Culture-Aware Approaches to Music Information Research
Culture-Aware Approaches to Music Information Research
Gopala Krishna Koduri
01:01:49 · 7 August 2014

Music traditions from around the world share a few common characteristics. Yet, they differ substantially when viewed within their geographical and cultural context. Yet, our data-, cognition-, interaction-, user-models and ontologies do not cater to this diversity. CompMusic project (http://compmusic.upf.edu/) aims to address this by advancing the field of music information research placing emphasis on culture-aware approaches to music description. The first of the two parts of the talk will give an overview of the work being done in the project. The second part of the talk is about my ongoing thesis work, which draws upon multi-modal data sources concerning art music traditions, extracting culturally relevant and musically meaningful information from each of them and structuring it with formal knowledge representations. As part of this, information extraction methods that are sensitive to the culture-specificities of the given music are proposed. Due to the complementary nature of the data sources, structuring and linking the information extracted from them results in a symbiotic link, mutually enriching their information. Over this multi-modal knowledge base, relatedness measures for the discovery of musical entities are proposed, yielding a culturally-sound navigation space.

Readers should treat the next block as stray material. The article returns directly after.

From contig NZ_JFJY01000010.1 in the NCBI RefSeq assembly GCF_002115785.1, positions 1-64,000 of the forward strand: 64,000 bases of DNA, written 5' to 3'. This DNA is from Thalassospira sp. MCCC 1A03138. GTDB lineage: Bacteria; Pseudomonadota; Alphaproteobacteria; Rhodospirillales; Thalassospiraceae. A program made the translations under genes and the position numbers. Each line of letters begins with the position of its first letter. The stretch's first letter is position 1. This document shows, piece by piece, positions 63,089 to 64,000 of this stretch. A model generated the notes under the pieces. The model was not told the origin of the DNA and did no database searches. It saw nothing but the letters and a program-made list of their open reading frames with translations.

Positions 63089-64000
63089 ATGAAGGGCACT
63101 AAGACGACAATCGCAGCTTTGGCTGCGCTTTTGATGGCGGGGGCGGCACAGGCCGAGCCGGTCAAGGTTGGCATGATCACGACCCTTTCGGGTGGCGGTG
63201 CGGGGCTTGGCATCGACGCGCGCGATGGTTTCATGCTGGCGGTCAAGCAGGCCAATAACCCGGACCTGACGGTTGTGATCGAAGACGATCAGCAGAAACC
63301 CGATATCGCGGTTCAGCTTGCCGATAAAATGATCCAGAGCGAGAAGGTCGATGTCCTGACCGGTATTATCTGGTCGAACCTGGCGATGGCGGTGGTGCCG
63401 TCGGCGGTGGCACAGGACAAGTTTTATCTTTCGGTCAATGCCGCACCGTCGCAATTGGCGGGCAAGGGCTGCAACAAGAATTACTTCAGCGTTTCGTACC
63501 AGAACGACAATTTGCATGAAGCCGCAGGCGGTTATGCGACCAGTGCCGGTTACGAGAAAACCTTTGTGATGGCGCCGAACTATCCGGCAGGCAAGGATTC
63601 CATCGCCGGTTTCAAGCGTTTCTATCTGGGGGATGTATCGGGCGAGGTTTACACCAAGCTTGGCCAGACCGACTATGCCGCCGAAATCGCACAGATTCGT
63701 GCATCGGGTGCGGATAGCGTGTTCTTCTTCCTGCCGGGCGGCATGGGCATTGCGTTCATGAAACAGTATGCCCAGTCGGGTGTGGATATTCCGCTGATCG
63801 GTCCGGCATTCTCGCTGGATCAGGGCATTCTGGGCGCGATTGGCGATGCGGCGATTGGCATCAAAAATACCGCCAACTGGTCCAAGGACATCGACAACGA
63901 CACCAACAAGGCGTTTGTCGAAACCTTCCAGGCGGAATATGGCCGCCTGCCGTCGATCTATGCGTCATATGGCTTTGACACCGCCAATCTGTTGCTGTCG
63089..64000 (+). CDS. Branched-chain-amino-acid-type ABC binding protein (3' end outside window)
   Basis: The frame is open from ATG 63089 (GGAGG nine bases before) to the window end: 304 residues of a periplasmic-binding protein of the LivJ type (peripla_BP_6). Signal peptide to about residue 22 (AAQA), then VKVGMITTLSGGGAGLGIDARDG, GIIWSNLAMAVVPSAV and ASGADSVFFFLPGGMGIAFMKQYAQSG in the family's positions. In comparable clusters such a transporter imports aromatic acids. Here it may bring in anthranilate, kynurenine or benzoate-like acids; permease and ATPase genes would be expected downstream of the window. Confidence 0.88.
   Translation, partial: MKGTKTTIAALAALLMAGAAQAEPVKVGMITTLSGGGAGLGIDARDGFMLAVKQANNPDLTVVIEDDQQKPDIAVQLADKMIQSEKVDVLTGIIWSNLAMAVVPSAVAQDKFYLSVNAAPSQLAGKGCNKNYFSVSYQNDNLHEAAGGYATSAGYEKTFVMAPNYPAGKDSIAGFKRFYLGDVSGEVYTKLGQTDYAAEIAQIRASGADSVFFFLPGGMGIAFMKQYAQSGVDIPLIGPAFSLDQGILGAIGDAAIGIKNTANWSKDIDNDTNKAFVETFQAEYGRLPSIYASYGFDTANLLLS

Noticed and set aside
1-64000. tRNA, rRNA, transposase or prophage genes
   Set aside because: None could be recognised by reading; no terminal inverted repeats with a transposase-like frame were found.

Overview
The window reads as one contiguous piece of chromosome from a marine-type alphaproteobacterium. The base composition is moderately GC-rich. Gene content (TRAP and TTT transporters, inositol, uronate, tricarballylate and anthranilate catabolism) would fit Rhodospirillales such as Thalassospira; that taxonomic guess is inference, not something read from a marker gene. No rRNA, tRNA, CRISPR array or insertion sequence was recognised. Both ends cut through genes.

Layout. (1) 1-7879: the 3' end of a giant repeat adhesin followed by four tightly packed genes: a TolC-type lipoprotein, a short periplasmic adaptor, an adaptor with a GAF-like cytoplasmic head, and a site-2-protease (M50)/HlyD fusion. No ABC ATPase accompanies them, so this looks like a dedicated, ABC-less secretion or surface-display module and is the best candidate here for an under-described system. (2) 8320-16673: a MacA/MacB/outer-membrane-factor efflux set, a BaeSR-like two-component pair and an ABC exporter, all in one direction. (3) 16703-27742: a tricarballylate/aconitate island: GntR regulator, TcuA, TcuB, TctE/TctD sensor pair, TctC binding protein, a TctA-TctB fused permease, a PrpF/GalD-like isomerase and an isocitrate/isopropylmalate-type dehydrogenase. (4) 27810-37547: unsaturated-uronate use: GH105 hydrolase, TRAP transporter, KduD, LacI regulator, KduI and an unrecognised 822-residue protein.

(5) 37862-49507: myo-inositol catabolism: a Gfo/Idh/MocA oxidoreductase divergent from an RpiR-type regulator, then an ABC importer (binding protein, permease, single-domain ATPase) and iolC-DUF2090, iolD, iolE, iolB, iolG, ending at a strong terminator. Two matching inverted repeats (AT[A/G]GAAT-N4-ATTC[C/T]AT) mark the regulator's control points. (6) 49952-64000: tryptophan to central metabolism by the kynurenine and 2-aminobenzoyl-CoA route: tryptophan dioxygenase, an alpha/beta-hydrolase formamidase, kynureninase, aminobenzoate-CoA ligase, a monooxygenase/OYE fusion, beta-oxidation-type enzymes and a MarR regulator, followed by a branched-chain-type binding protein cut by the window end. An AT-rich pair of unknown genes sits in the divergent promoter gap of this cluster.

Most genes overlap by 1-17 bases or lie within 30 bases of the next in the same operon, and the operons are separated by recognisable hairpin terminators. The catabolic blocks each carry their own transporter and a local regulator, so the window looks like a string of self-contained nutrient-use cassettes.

Measurement Campaigns for Spectrum Occupancy
Measurement Campaigns for Spectrum Occupancy
Sumit Roy
01:02:01 · 2 July 2014